Are the Mariners collapsing?
Mitch Haniger is just one reason the M's still have hope
With yesterday's loss to the woeful Toronto Blue Jays, The Mariners have been overtaken by the Oakland A's in the Wild Card race. The M's had held either first place in the division or a Wild Card position from May 18th through August 1st, but after their fantastic June—when they won 19 out of 28—they stumbled badly, playing under .500 for the month of July (10-13) and they've now dropped the first two games in August. Meanwhile, Oakland has surged, going 18-8 since July 1st, and the Astros and Yankees have held their own to hold onto their playoff positions.
It's disappointing, to be sure; 2018 has been the most enjoyably fun season for Mariner-rooters in more than a decade, and fans across the Northwest even began to lose our defeatist attitude and believe Seattle would host postseason baseball once again. But that defeatism is ingrained, nurtured by years and years of mismanagement and failure, and overcoming it is easier said than done. The poor July record and losing so much ground to Oakland—Oakland!—has brought it back with a vengeance, and the prevailing attitude is now one of a mark who's been conned. We've been had! (To be fair, the greater world outside of baseball—the far, far more consequential world—is sapping hope from us all on a daily basis as the entire country finds out what it's like to be taken by a conman, so our perspective may be skewed.)
But let's try to be objective—teams go through peaks and valleys all the time, even championship teams. The dominating, wire-to-wire juggernauts like we saw here in 2001 are rare, and there's plenty of season left to catch not only Oakland, but Houston as well. Some context from recent history may be helpful:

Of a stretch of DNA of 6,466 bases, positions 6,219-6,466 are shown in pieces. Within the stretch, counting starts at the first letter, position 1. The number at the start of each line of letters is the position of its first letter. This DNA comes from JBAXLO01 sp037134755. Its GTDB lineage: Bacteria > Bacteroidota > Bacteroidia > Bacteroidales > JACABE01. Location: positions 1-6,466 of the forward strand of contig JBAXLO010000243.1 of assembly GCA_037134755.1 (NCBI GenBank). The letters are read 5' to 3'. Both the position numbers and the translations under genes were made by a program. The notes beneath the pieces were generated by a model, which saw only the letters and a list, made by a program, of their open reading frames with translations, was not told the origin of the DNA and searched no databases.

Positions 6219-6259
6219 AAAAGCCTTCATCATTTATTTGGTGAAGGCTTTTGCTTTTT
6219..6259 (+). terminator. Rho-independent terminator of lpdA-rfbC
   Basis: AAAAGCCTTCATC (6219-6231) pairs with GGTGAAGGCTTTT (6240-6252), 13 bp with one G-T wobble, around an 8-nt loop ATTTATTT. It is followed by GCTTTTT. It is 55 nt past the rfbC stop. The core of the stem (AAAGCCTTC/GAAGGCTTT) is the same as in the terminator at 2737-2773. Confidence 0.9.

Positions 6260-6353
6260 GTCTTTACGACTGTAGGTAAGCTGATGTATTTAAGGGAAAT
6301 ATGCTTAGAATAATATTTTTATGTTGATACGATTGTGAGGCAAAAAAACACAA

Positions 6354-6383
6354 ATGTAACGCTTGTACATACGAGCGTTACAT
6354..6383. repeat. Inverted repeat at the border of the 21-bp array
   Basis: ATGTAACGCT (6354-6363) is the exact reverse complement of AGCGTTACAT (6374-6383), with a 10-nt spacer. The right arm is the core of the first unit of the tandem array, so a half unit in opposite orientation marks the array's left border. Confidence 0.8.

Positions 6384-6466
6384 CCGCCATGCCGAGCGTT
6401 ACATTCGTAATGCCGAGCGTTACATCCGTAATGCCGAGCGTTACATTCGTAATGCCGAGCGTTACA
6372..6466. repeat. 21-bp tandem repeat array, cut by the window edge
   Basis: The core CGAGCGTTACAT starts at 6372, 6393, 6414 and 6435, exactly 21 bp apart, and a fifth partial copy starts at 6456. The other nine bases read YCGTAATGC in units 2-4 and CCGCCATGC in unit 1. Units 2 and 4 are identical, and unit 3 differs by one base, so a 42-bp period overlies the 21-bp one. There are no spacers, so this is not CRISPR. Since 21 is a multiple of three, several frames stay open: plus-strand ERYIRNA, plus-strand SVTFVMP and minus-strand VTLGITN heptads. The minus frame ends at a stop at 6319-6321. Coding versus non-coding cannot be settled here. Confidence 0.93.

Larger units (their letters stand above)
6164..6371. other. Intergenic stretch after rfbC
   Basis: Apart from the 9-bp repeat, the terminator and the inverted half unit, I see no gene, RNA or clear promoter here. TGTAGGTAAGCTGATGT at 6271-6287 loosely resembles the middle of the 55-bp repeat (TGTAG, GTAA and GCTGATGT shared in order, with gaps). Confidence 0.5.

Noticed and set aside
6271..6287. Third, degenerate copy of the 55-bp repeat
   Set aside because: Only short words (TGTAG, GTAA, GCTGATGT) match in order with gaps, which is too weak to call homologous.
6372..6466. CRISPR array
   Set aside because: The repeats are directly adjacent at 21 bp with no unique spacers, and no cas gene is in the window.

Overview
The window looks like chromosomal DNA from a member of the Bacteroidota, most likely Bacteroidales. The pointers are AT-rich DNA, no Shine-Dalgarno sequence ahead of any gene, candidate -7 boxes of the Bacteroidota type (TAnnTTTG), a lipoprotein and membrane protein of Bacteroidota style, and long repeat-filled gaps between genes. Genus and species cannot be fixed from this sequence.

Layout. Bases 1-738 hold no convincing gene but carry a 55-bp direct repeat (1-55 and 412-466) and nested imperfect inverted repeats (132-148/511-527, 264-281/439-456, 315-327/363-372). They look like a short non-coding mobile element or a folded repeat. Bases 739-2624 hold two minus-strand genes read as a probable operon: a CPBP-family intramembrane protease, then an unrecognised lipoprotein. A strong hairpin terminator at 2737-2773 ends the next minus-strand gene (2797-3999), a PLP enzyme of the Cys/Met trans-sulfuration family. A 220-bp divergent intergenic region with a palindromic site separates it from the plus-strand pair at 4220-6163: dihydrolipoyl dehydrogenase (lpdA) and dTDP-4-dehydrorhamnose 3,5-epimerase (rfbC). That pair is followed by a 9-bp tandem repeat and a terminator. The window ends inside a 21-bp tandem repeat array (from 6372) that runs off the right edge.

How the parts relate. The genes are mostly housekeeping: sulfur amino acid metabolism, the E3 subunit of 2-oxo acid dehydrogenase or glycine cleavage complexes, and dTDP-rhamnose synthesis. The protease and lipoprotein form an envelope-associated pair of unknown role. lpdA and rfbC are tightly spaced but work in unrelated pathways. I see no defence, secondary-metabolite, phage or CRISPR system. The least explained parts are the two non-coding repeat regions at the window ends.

- Last year's World Series winners, the Astros, played .393 baseball in August of 2017 (11-17) but recovered to go 20-8 in September.
- The Cubs held a record of 52-27 on July 1st, 2016 (compared to the '18 Mariners' 53-31 record on July 1) and dropped 14 of 26 in July. They recovered to cruise through August, winning 22 of 28, and finish at 103-58 on their way to their first World Championship since 1908.
- Toronto had a record of 41-38 on July 1st in 2015, was a game under .500 in July, and went 40-18 the rest of the way to finish 93-69 and win the division.
- A .500 July in 2012 left the Giants at 56-47; they went 38-21 the rest of the way and won the World Series.
- The Red Sox of 2008 were two games under .500 for July and sat at 61-48 on August 1st with the Yankees right on their heels; they went 18-9 in August and put seven games between them and New York, eventually winning the Wild Card berth at 95-67.
- The 2005 White Sox were 53-24 entering July of that year, then played .500 ball for the next two months and saw their lead shrink from 15 games to 1½ games; they rebounded in the final weeks to finish six games up and win the pennant.
Those are just a few examples. It's not unusual for a summer slump to give way to strong finishes. So let's maybe not give up hope on the M's just yet. Canó is coming back soon, the bullpen should be stronger after the trades, and there are 20 head-to-head games left with Houston and Oakland. Anything can happen.
Think positive, head out to the ballpark, and GO M'S.
The M's have played badly since July 1. What's the season prognosis?